🎉🎉🎉 This is my 1,000 post here. That’s a lot of comic books! 🎉🎉🎉
Comic book reviews for Exit Stage Left: The Snagglepuss Chronicles #4, Exit Stage Left: The Snagglepuss Chronicles #5, and Exit Stage Left: The Snagglepuss Chronicles #6 by Mark Russell, Mike Feehan, Sean Parsons, Paul Mounts, and Dave Sharpe
Average rating: 5/5 stars
Exit Stage Left: The Snagglepuss Chronicles #4 by Mark Russell
Art: Mike Feehan
Gigi Allen going to Doom Town to see a nuke go off (from a “safe” distance) and lecturing school children was pretty heavy-handed. But it turns out, I didn’t mind it. It clearly sets up her zero game worldview, and how she sees things only in black and white.
Compared to Snagglepuss’ world, which is fraught with shades of gray, pink, and blue.
My heart broke for Huckleberry. He was so happy with McGraw. Though McGraw was deluding himself — in all the ways that being in the closet and thinking you can live separate lives does — in that his job as a cop would never take him into a place where he’d have to choose.
Though McGraw, not wrong about the Stonewall not being the only bar with mob connections. Many, many bars in New York City were mob-run and owned at this point in history.
It was so ugly to see Huckleberry beaten and then tossed into the police wagon by McGraw.
S.P. may be having his own problems with his “wife” and his boyfriend. However, he did dodge a bullet from Gigi meant for him. Even if the House of UnAmerican Activities got everyone and made Ronald Regan a politician.
What Huckleberry says at the end is beyond poignant and signals more to why I believe Snagglepuss to be one of the best books of 2018:
“A man cannot pretend forever. A man can no more hide his nature than outrun his shadow. The truth is they will always find us, S.P. Whatever we do, wherever we hide, they’ll find us. We’re fools if we think otherwise. Our only choice in this life is to change the world or be destroyed by it. And God help me, S.P., I’m not sure which one I prefer.”
Exit Stage Left: The Snagglepuss Chronicles #5 by Mark Russell
Art: Mike Feehan
Homophobia kills. S.P. and I now have something in common; it killed our childhood best friends. Now I’m going to go cry over a comic book about a pink lion, if you’ll excuse me.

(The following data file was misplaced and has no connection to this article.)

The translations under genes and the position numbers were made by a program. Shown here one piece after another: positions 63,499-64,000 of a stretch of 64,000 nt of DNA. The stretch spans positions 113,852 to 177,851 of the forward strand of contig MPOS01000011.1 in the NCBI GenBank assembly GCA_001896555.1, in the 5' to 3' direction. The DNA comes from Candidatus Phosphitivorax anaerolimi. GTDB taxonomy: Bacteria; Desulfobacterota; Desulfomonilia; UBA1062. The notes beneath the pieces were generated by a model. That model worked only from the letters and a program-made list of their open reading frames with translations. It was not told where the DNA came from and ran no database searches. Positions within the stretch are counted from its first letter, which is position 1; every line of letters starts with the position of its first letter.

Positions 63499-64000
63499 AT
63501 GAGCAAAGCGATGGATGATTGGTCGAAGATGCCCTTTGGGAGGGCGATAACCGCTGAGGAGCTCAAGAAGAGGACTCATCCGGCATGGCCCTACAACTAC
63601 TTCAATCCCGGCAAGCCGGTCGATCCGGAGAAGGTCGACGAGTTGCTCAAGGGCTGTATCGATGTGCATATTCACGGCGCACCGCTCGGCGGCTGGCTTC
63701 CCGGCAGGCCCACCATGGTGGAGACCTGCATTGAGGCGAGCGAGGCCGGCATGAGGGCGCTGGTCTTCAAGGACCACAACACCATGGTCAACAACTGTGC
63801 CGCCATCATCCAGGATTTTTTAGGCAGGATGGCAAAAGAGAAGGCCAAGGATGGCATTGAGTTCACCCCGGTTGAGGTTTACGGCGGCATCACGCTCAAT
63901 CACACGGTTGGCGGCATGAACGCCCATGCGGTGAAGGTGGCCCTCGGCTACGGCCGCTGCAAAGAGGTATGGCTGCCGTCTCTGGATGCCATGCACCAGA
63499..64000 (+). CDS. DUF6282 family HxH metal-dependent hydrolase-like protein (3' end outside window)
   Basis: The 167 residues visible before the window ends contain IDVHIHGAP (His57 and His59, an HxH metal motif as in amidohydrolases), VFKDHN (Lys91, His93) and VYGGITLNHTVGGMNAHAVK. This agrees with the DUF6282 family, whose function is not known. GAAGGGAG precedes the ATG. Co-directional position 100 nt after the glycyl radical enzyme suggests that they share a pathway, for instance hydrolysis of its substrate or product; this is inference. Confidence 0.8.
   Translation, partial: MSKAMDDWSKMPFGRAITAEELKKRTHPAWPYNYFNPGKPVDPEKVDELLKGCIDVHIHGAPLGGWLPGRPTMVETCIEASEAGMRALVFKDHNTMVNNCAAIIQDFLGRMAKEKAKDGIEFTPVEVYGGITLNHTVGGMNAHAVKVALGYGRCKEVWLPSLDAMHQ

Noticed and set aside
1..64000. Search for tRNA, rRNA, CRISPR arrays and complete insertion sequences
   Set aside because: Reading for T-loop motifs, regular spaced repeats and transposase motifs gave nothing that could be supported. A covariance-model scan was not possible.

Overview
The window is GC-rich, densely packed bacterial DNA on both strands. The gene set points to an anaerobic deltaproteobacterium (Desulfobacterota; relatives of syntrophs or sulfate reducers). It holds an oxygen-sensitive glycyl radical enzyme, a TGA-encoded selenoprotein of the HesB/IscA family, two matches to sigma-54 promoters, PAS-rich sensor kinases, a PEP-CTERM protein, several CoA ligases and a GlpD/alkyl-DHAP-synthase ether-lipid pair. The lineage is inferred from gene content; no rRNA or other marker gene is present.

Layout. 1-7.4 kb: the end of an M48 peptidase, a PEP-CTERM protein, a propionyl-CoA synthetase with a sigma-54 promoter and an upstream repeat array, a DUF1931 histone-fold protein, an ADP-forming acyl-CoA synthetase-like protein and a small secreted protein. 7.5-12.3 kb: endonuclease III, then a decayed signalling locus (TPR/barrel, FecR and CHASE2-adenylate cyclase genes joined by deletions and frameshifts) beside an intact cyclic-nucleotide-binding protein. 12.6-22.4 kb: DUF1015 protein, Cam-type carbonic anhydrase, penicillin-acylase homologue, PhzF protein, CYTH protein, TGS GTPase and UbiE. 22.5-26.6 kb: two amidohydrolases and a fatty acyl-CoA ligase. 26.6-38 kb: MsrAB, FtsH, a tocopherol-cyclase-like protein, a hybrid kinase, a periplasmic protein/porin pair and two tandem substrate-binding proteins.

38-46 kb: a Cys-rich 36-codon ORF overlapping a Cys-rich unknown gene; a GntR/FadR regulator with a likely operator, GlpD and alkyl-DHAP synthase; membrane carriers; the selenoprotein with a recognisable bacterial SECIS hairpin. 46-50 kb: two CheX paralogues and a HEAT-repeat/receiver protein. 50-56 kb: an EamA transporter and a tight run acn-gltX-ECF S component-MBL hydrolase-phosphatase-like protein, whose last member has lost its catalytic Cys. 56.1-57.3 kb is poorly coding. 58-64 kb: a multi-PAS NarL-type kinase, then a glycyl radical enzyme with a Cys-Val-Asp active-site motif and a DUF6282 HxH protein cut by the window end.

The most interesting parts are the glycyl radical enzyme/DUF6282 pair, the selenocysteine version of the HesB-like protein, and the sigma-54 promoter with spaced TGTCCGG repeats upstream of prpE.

Exit Stage Left: The Snagglepuss Chronicles #6 by Mark Russell (writer)
Art: Mike Feehan (penciller), Sean Parsons (inker), Paul Mounts (colorist), and Dave Sharpe (letterer)
I will miss this book very, very much. No book — especially one from the big two — has hit my many feelings about living right now than Exit Stage Left: The Snagglepuss Chronicles. I’ve read a lot of great books this year, so far, but this is perhaps the best. It was brilliant and unexpected. It was poignant. It reminded me that we aren’t going anywhere, and we have to be brave
S.P. is both a hero and someone who struggles, while remaining unabashedly true to himself.
What happened to S.P. was completely in line with what did actually happen to those who came before the House of UnAmerican Activities. Which was they were blacklisted and they were banned from working in entertainment. Sometimes, they got gigs under assumed names, but it took decades for them to come back to film and stage, if ever. It makes sense that S.P. finds himself working in cartoons and with TV where people cared less as TV was considered “uncultured.”
I’m not sure why I didn’t put two-and-two together about who Quick Draw McGraw was. He learned one of the hardest lessons you have to learn as a minority, you aren’t going to be exception when push comes to shove just because the bigots know you. They will still vote against your interests. They will still lock you up. You will still lose your job and livelihood.
The one flaw I found in this book was around the wrap up of America’s nuclear fascination and Soviets vs United States. Nixon wasn’t a good man, and even if yes, what we’re saying here is that we’re closer to the same than different, Nixon is a step too far.
That said, every bit of the rest of this book I loved, and it outweighed my dislike of humanizing Nixon and Khrushchev.
I almost started crying (again) when it was revealed where “exit stage left” came from in the narrative. I’d been wondering why this book had such a long title.
I didn’t figure out that the old man was S.P.’s father until the reveal after his death. One wonders why S.P. continued to visit him all those years, or if there was ever a glimpse of recognition. Did S.P. find his solace in their last conversation where he admitted there was nothing he could’ve ever done or said to make S.P. not be gay? (Though I now have a zillion more questions about how genetics work in this world.)
In some ways, all of them end up with very lonely lives. Huckleberry Jr. finds his way to showbiz and out of the world of his mother. But Quick Draw and S.P. are seemingly without love. They have lost the power they started the series with. For S.P., he may have lost a lot of money too.
Does this end with the loneliness of being gay in a world where you’re not accepted? Do young queer audiences want more? Have we moved on from the isolation? Sure, you can argue that in some cases they have each other. It’s not like S.P. doesn’t know other queer people. Hell, he works with Quick Draw every day.
Though I think it’s like the bartender said, people needed to know they weren’t alone, that being queer and living a life was possible, even if S.P.’s life fell apart and Huck died. “You didn’t fight the system to win, S.P. You fought to show it can be done.” That is why we come out of the closet. That’s why we risk so much to be true to ourselves. It’s possible. We’re here; we’re queer; and we’re not simply going away.